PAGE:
Marsha West
June 11, 2016
Some Christian news blogs and high-profile leaders overlook the truth
By Marsha West

When I heard that Jan Crouch died of a massive stroke, to be quite honest, I was not saddened by the news. Why? Well, for one thing Jan and her deceased husband Paul promoted the worst sort of heresy imaginable: Word of Faith. But you wouldn't find that out by reading the Christian Post's puff piece. Janice Crouch was a controversial figure to be sure. But inquiring minds learned nothing about that from CP. Certainly part of the reason for the controversy was the colossal pink-tinged "cotton candy" wigs, heavy make-up, and the lavish lifestyle she and husband Paul enjoyed. But there were many other reasons the Crouches were controversial. So let's take a quick look at their history.

The couple were the founders and leaders of Trinity Broadcasting Network. TBN has been in business since 1973 and has an estimated net worth of half a billion dollars. A single Praise-A-Thon can bilk faithful viewers out of as much as $50 million tax exempt donations. The Crouches were known for their scandalous statements against anyone who dared challenge the cultic Faith teaching they were spreading on a global scale via their cable TV network. The following is excerpted from "Televangelist Paul Crouch Leaves a Dirty Legacy; Evangelical Christians Look the Other Way" by Terry Firma:
    The New York Times published an exposé of the Crouches' financial tricks last year. It tells you volumes about how the darling duo spent all that revenue from donations, TV rights, and investments.

    For instance:

    The [couple's] lavish perquisites, described by [estranged granddaughter and former financial officer Brittany] Koper and corroborated by interviews with two other former TBN employees, include additional, often-vacant homes in Texas and on the former Conway Twitty estate in Tennessee, corporate jets valued at $8 million and $49 million each and thousand-dollar dinners with fine wines, paid with tax-exempt funds.
More:
    [F]ormer TBN employees also said that dozens of staff members, including Ms. Koper, chauffeurs, sound engineers and others had been ordained as ministers by TBN. This, she said, allowed the network to avoid paying Social Security taxes on their salaries and made it easier to justify providing family members with rent-free houses, sometimes called "parsonages." (Source)
The above is just a tidbit of information that can be gleaned from a Google search. But nothing like this was mentioned in CP's report, even though the controversy still rages. Also not mentioned in the puff piece is the fact that because of TBN, Faith teaching has become one of this era's greatest threats to authentic Christianity.

Joseph Chambers wrote a piece entitled "The Confused World of Paul and Jan Crouch" and provides the transcript of a chat Kenneth Copeland had with the Crouches where he lays out the force of faith to them. Briefly, Copeland believes faith is a tangible force. This force is released through the spoken word, thus name-it-and-claim-it. When we speak words of faith, power is discharged that will accomplish our desires. Through faith we can have health, wealth, success – anything we want. Copeland also spins the yarn that alleged laws of the universe can be manipulated independent of God. Does this mean God is subject to the laws He created? According to word-faith theology, yes.

What Faith Is Not

Now to the discussion. As we will see, when presented with Ken Copeland's decidedly unbiblical metaphysical view of faith, there is no argument from the Crouches – no contending for the faith as believers are commanded to do in Jude 1:3:
    Kenneth Copeland: "The force of faith is in the spiritual realm a great deal like certain forces in the natural realm. It is a spiritual force, like gravity is a natural force, and electricity is a natural force of power."

    Paul Crouch: "A measurable natural force."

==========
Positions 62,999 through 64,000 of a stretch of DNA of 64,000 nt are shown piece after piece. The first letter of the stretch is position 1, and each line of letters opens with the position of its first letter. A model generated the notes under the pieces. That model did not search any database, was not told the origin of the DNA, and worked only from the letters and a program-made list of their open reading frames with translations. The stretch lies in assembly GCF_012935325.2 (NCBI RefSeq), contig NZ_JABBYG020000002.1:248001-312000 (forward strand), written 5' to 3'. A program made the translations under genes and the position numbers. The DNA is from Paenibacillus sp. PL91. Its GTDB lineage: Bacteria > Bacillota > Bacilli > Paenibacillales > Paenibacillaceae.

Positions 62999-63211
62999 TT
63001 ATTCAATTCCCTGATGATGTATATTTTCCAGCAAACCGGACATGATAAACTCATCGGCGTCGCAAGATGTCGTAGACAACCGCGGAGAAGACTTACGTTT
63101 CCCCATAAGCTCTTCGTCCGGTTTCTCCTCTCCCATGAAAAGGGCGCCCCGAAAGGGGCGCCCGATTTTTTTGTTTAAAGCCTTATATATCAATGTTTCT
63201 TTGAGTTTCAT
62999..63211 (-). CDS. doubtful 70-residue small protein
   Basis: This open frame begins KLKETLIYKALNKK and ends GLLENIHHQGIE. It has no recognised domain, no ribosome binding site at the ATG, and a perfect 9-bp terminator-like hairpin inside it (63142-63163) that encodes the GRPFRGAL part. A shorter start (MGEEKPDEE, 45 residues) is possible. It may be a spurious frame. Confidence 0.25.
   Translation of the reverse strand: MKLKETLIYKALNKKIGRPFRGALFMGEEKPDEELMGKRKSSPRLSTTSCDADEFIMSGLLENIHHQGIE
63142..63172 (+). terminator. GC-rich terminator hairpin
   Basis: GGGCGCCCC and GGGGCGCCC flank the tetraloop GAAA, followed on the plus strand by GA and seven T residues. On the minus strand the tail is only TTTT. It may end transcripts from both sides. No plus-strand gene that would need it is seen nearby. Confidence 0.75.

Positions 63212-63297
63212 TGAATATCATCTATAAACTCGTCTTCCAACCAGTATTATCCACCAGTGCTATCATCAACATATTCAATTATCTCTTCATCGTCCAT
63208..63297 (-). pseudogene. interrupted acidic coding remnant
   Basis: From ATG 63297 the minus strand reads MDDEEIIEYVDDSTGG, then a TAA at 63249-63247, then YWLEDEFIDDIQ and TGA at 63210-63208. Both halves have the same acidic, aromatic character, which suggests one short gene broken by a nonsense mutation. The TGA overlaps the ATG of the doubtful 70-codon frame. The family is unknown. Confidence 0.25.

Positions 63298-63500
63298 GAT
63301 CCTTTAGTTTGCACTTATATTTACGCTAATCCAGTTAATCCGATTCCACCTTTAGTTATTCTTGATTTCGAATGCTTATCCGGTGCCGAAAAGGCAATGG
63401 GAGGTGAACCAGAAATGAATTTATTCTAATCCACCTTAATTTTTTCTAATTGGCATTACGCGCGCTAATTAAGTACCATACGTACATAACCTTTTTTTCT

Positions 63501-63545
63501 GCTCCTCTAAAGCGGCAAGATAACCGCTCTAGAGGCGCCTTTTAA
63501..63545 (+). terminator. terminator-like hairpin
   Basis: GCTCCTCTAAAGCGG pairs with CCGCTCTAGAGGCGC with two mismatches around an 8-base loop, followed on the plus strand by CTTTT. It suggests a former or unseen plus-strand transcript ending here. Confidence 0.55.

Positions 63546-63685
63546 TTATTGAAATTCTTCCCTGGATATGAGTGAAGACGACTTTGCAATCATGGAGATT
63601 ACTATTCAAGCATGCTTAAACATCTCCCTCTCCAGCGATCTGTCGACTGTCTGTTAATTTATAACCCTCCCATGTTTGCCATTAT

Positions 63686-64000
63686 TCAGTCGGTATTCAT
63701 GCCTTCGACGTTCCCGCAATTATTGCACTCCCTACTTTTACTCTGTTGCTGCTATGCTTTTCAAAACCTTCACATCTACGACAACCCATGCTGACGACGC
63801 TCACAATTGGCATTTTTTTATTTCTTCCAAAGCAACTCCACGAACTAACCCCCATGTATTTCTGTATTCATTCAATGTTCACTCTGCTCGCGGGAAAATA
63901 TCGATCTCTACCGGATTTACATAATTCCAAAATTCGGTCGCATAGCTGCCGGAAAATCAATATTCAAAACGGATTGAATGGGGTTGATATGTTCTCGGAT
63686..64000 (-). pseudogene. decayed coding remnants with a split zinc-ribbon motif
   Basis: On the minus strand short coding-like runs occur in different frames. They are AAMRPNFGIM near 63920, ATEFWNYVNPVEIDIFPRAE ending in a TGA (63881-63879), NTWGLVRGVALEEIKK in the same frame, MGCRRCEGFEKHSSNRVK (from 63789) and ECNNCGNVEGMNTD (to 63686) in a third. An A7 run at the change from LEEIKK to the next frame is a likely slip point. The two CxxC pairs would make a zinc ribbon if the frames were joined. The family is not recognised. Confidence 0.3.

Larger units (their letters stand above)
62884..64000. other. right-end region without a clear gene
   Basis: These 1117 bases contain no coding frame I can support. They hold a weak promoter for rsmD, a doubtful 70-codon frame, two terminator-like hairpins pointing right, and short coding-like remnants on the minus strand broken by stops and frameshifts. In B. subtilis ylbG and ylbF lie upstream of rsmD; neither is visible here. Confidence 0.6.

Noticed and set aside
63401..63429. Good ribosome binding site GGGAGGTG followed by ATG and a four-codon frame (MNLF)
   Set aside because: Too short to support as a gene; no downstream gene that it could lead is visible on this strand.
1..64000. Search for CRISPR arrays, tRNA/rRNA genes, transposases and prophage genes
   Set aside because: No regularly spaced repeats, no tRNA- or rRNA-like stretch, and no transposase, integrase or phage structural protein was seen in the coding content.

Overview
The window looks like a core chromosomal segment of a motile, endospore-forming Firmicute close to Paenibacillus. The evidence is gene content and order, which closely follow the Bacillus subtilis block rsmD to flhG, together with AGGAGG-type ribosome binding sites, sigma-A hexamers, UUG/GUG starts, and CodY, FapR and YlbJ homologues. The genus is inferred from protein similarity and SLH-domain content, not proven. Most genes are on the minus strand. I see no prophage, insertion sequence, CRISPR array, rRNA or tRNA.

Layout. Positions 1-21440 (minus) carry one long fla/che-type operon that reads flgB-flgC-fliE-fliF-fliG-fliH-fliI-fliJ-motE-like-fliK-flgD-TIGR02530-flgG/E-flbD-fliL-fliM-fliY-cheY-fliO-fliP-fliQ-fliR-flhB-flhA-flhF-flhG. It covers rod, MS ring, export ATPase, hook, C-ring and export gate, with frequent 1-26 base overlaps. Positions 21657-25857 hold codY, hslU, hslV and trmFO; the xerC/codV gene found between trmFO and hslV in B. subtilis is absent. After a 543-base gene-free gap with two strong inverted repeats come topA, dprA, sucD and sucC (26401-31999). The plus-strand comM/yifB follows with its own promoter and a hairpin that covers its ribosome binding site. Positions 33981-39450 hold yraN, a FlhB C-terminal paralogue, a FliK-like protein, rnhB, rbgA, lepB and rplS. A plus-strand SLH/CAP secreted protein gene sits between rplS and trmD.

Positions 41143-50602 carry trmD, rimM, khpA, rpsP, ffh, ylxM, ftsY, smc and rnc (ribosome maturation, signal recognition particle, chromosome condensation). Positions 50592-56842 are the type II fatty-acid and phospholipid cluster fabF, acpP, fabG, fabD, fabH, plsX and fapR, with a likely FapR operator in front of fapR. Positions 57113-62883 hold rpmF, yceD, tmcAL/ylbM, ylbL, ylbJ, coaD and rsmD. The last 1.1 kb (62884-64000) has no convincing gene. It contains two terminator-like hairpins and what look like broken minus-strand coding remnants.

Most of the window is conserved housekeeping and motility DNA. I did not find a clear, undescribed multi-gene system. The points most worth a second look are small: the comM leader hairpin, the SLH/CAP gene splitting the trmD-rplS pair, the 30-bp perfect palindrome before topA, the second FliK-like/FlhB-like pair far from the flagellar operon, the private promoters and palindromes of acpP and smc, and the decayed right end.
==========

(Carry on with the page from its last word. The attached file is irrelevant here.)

Kenneth Copeland: "It's a measurable force, it's conductible, it's perceptible to the touch . . . Faith is a spiritual force, it's perceptible, . . . it is a tangible force, it's an invisible force, so is gravity, but it is there."

    Paul Crouch: "So is electricity . . . Does God use faith?"

    Kenneth Copeland: "Surely."

    Paul Crouch: ". . . See, here is the sore spot. There are those who say . . ."

    Jan Crouch: "Not with him." (speaking of Copeland)

    Paul Crouch: "Not with you." (lots of laughter follows)

    Jan Crouch: "Not with God."

    Kenneth Copeland: ". . . the fact. No, I'm not sore at God at all and I don't think He's sore at me . . . I haven't done anything to Him."

    Paul Crouch: ". . . The critics say God is God, He doesn't have to have faith; He doesn't exercise faith. He doesn't use faith. He's God. He's the object of faith."

    Kenneth Copeland: " . . . Wait a minute, what does that mean? Object of faith. I don't know what that means."

    Jan Crouch: "I don't either."

    (End discussion.)

    The definition of biblical faith has no kinship to this "Force of Faith" espoused by Copeland, and apparently Paul and Jan Crouch. In the above statement by Kenneth Copeland, God is said to use faith just like Copeland uses faith. Faith ceases to be the lofty and eternal truth forever settled in the Heavens and established by an eternal God that is Himself the object of our faith. It becomes a formula or a New Age force that is a pagan idea, clearly kin to the many teachings of the occult. (Source)
Does the Bible teach that faith is a force? No! Yet the Crouches fail to challenge Copeland on his dangerous teaching. In fact, Paul Crouch once looked into the camera and said in his friend's defense, "If you want to criticize Ken Copeland for his preaching on faith, or Dad Hagin get out of my life! I don't even want to talk to you or hear you. I don't want to see your ugly face. Get out of my face, in Jesus' name."

Visitors to CP think the site is the epitome of Christian orthodoxy, that people of faith can trust CP to keep them informed. Yet contributing writer Anugrah Kumar didn't apprise readers about TBN's promotion of some pretty dangerous teaching.

Bible believing Christians familiar with the power couple's warped theology consider them wolves in sheep's clothing. Which begs the question: Why did an Internet publication that calls itself Christian fail to share this not so small detail in a big story? Jesus himself addressed the wolf infestation He faced head on:
    Beware of false prophets, who come to you in sheep's clothing but inwardly are ravenous wolves. You will recognize them by their fruits. Are grapes gathered from thornbushes, or figs from thistles? So, every healthy tree bears good fruit, but the diseased tree bears bad fruit. (Mat 7:15-17)